Posts Tagged ‘Norman Leahy’
It is not something that blogger Norman Leahy enjoyed doing, but in his mind it had to be done. The conservative blogger at Tertium Quids had long been annoyed at the way Virginia’s government routinely provided funding for non-profits and charities, despite the practice being unconstitutional.
Leahy blogged about the problem shortly after Governor Bob McDonnell announced plans to provide $1 million dollars to two different Virginia charities.
Here is an excerpt of what he wrote:
Individual and corporate giving to charity is a perfectly fine and laudable activity and these two organizations provide essential services to their clients. However, the state is specifically barred from supporting them with taxpayer dollars. And just to refresh our memories, here’s the section of the constitution in question:
“Nor shall the General Assembly make any like appropriation to any charitable institution which is not owned or controlled by the Commonwealth; the General Assembly may, however, make appropriations to nonsectarian institutions for the reform of youthful criminals and may also authorize counties, cities, or towns to make such appropriations to any charitable institution or association.” (Va. Constitution Va. Con. Art. 4 § 16 (1971))
Leahy asked Del. John O’Bannon to seek an opinion from Attorney General Ken Cuccinelli as to the practice and it turns out Cuccinelli agreed with Leahy.
“Because that’s what the constitution says,” Leahy told me during an interview on NBC12 First at 4. ” It’s rather unambiguous about it. The state can’t give money to nonprofits it doesn’t own or control.”
Leahy’s quest has forced Governor McDonnell to step back from plans to donate $500 thousand to the Virginia Food Bank and another $500 thousand to Operation Smile. In a statement to the Washington Post, the Governor’s office said the Governor “requests the General Assembly join him to ensure that all appropriations and pending budget amendments conform to the Constitution.”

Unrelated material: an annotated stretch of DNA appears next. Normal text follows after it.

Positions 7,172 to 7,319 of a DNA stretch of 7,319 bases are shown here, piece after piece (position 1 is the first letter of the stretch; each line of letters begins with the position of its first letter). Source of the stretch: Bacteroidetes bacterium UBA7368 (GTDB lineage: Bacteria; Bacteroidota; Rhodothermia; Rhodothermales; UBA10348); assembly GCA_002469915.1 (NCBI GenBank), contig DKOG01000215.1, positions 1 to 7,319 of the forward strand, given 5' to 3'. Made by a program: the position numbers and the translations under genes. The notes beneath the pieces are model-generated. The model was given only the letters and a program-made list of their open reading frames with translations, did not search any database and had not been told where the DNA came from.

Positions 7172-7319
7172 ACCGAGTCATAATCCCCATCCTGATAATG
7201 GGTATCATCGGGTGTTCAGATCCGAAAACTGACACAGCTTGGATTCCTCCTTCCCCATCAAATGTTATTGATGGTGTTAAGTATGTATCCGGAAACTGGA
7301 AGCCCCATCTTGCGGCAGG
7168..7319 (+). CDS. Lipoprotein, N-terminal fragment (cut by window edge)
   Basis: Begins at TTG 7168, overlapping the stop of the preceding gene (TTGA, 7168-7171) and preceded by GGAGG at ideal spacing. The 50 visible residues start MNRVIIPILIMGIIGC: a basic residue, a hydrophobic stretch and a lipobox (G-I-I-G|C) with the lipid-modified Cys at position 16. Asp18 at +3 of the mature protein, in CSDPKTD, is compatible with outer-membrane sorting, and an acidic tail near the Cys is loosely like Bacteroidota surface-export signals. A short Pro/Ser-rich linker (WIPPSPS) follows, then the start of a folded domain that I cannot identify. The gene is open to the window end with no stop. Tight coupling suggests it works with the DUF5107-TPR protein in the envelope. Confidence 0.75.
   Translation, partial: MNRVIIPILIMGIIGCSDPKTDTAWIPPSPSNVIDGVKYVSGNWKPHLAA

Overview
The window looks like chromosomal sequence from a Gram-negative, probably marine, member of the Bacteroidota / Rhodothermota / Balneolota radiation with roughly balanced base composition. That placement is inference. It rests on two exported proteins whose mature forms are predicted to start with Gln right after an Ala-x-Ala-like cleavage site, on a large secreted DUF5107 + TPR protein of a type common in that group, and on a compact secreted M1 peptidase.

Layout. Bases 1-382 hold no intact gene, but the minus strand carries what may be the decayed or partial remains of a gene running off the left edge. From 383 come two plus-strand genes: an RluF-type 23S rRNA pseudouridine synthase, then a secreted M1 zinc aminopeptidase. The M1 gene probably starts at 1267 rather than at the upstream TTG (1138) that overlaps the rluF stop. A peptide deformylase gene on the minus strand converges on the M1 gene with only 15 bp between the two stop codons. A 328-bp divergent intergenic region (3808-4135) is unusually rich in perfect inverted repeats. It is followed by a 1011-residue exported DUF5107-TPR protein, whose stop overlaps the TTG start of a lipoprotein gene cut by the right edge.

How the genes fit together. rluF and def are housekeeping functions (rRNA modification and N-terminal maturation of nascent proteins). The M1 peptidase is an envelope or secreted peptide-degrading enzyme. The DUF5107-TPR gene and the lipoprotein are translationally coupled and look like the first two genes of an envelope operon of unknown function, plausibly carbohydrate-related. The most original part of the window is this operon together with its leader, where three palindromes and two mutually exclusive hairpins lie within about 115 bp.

To be fair, Governor McDonnell is not the first government official to attempt to wrangle state money for charitable projects. Every other year the effort has been met with success, until now. Leahy believes someone finally took the time to read the document that guides the government’s work.
“It raises an uncomfortable question is that probably because no one has really read it,” he said. “I’ve gone around with reporters, too. Has nobody read this section? It’s right there.”
In fact Leahy and Cuccinelli’s view was backed up by the man the originally crafted that section of the Virginia constitution, Dick Howard.
“He said Cuccinelli got it right. It’s right there,” said Leahy. “It’s of essentially it’s the saving the legislature from itself clause. Otherwise, everybody beats on the door, ‘we want some money’. Who in the legislature does not want to play Santa Claus?”
You can see my full interview with Norm Leahy below. A complete transcript from our conversation can be found on NBC12.com.
Following the Governor’s address on the state surplus, Senate Majority Leader Dick Saslaw said that he believes the concept will have no success in his house.
“I would say right now it would not pass the Senate, nor is it even close,” he said.
Thursday night Governor McDonnell held his third town hall on government reform where he built his case on getting the state out of the liquor business. The Governor said that Senator Saslaw is getting ahead of himself. “I don’t have a plan announced yet, so it seems to be a little premature,” he said. Adding, “All Senator Saslaw wants to do is raise taxes.” McDonnell said that he will answer every concern the legislature may have on topic.
You can see my complete report on the ABC debate on NBC12.com.
Also earlier that day on NBC12 First at 4 we welcomed two people with expertise on the topic of ABC privatization. Paul Goldman and Norman Leahy outlined arguments against and for the idea respectively. You can see their very interesting discussion below.
You can see a complete transcript from the Goldman-Leahy debate on NBC12.com